The first of Wednesday’s episodes found Gannon and Friday interrogating a mob associate on a rainy night. The entire episode was just the interrogation and it was actually handled pretty well. Though the 60s Dragnet was best known for its scenes of Friday lecturing hippies, the best episodes were the ones where Friday and Gannon just did police work and avoided commenting on current events. This was followed by an episode where Friday and Gannon attempted to find a man who had threatened to commit suicide. Again, this was a well-handled episode, one that was sympathetic to those who struggle with depression and anxiety.

Thursday, on the other hand, got started with an episode that featured the type of thing for which Dragnet is best remembered. A bunch of smug hippie teenagers wanted to start their own island nation and they were robbing Los Angeles stores in order to get the supplies to do so. Fortunately, Gannon and Friday were on-hand to lecture them about their civic duty and their lack of practical camping experience before sending them all to juvenile hall. This was followed by an episode in which Friday interviewed police academy applicants and then he and Gannon investigated one applicant’s background, mainly to discover why he had gotten a divorce …. wait, what? It should be noted, though, that investigating the divorce did lead to the discovery of evidence that the applicant should be not be allowed the enter the police academy. Anyway, this was one of those Dragnet episodes were the emphasis was meant to be on how professional the LAPD was. Not everyone can join the department, the episode said, especially not divorced people.

The first of Friday’s episodes featured Joe and Gannon investigating a case of embezzlement. It turned out that the embezzler had a gambling problem! Joe and Gannon were not sympathetic. Such are the wages of greed, I guess. This was followed by an episode with Joe attempted to teach patrol officers about the importance of maintaining good community relationships, even with people who don’t like the LAPD. On the one hand, the show made a good point by directly addressing the fact that cops need to treat all people fairly. On the other hand, a large part of the episode centered around a young black activist learning that the cops weren’t so bad after all. In other words, this episode was the epitome of the type of well-intentioned, middle-of-the-road storytelling that tends to drive activists on both sides of an issue crazy. Still, everything worked out in the end. The activist agreed to pay a traffic fine and the cops agreed not to charge him with resisting arrest.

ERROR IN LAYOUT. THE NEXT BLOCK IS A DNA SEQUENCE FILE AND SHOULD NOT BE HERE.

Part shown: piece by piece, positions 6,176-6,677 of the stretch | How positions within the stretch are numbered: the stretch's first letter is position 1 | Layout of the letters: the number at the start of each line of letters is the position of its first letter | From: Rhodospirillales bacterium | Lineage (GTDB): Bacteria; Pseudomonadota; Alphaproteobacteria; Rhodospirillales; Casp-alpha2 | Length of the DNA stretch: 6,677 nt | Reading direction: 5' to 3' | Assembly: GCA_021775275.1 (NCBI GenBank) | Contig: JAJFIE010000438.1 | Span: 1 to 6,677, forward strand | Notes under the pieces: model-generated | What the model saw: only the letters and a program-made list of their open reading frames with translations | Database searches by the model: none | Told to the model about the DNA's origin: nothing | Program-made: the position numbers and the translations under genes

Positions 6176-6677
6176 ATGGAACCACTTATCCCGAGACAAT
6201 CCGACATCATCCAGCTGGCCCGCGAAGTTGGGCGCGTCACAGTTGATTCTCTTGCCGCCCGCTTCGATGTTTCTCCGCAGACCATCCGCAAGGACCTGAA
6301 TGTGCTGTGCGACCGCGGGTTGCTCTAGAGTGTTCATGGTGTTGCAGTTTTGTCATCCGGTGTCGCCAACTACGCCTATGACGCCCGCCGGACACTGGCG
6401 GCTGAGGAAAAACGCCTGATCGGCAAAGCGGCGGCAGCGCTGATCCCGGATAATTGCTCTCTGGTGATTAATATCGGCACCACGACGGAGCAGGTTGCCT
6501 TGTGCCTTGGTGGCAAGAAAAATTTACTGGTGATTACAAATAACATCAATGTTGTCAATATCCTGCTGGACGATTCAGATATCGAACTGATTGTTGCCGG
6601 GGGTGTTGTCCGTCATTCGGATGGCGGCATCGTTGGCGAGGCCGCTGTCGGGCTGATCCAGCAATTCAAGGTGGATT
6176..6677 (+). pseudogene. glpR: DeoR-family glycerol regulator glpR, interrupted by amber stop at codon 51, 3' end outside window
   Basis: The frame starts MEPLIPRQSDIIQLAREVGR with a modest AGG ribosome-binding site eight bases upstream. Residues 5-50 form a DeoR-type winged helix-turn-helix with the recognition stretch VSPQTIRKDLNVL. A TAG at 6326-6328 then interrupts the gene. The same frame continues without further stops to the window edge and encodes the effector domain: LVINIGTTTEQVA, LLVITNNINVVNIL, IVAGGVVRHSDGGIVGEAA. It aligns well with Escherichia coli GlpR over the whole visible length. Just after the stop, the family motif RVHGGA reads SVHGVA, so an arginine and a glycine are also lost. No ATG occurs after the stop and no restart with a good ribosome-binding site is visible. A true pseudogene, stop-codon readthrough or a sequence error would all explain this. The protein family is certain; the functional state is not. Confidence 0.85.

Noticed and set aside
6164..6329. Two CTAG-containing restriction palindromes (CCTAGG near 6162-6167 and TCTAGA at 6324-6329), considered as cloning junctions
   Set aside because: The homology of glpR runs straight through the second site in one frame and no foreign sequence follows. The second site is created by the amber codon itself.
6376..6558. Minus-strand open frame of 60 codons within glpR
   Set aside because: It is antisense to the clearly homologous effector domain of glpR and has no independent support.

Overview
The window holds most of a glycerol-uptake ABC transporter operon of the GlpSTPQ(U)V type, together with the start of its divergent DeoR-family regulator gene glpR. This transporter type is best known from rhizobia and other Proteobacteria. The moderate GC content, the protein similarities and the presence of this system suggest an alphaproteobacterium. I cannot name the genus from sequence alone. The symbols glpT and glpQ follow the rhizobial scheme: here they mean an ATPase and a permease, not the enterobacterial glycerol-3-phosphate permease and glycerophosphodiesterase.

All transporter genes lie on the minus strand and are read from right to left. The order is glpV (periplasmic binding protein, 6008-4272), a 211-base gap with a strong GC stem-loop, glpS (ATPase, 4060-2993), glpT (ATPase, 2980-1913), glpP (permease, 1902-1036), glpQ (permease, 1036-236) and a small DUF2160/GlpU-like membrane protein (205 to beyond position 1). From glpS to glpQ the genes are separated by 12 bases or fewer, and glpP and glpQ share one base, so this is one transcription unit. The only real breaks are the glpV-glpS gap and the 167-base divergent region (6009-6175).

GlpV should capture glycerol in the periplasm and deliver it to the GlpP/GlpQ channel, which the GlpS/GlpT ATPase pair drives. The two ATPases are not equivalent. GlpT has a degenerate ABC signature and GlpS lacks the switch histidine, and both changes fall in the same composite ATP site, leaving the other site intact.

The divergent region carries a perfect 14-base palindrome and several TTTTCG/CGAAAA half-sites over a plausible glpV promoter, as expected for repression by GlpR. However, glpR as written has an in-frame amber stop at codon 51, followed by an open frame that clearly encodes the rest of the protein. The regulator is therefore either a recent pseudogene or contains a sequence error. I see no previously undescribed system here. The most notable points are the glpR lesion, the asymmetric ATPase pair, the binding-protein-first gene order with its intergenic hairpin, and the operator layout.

And that was it for this week!

Moone Boy (PBS, Sunday Night)

As the Moones somewhat reluctantly prepare for Fidelma’s wedding, the peace in Boyle is upset by the arrival of Travelers. The Travelers don’t really do much but, because they’re Travelers, everyone gets a bit paranoid about them, regardless. Martin, of course, develops a crush on one of them. Meanwhile, Dessie asks the priest to be his best man, which leads to “Stag Mass.” It was a funny, if somewhat messy, episode.

Open All Hours (PBS, Sunday Night)

Arkwright and Granville got a van, one with a mattress in back, so that they could pick up hitchhikers. It was a disturbing episode. It’s always been pretty obvious that Granville is one step away from losing it and going on a rampage but this week’s episode suggested that Arkwright might be a bit on the unstable side as well.

Tokyo Olympics (All week, Every Chanel)

On Sunday morning, I watched Spain defeat Serbia in water polo! Because I’m rooting for Spain, I was happy to see the win but water polo still seems like an amazingly silly sport. I then watched a bit of the handball match between Norway and South Korea. Who knew handball could be so intense!? After the handball, I surprised myself even further by getting totally caught up in fencing. I think the reason I liked the fencing is because the uniforms made all of the competitors look like characters from The Purge. That said, I definitely cheered a bit when Lee Kiefer won the gold!

While I didn’t get a chance to watch much of the Olympics on Monday, I made up for that on Tuesday morning by tuning in and watching Japan defeat the United States at softball. And I have to admit that it didn’t really bother me, watching the U.S. lose this event. Japan is hosting the Olympics this year. Softball is reportedly a big sport in Japan and, indeed, one reason why softball was an Olympic event this year was because Tokyo already had a softball field. Japan winning the Gold just felt appropriate. After I watched the softball medal ceremony, I found out about Simone Biles withdrawing from the Games. As I said on twitter at the time, “mental issues” can mean any number of things so instead of judging, the proper response from the beginning was to wish Simone the best for whatever she may be dealing with. Of course, most people did the exact opposite and this week has pretty much been dominated by people offering up terrible takes on Simone Biles, the Olympics, and the pressures of competition.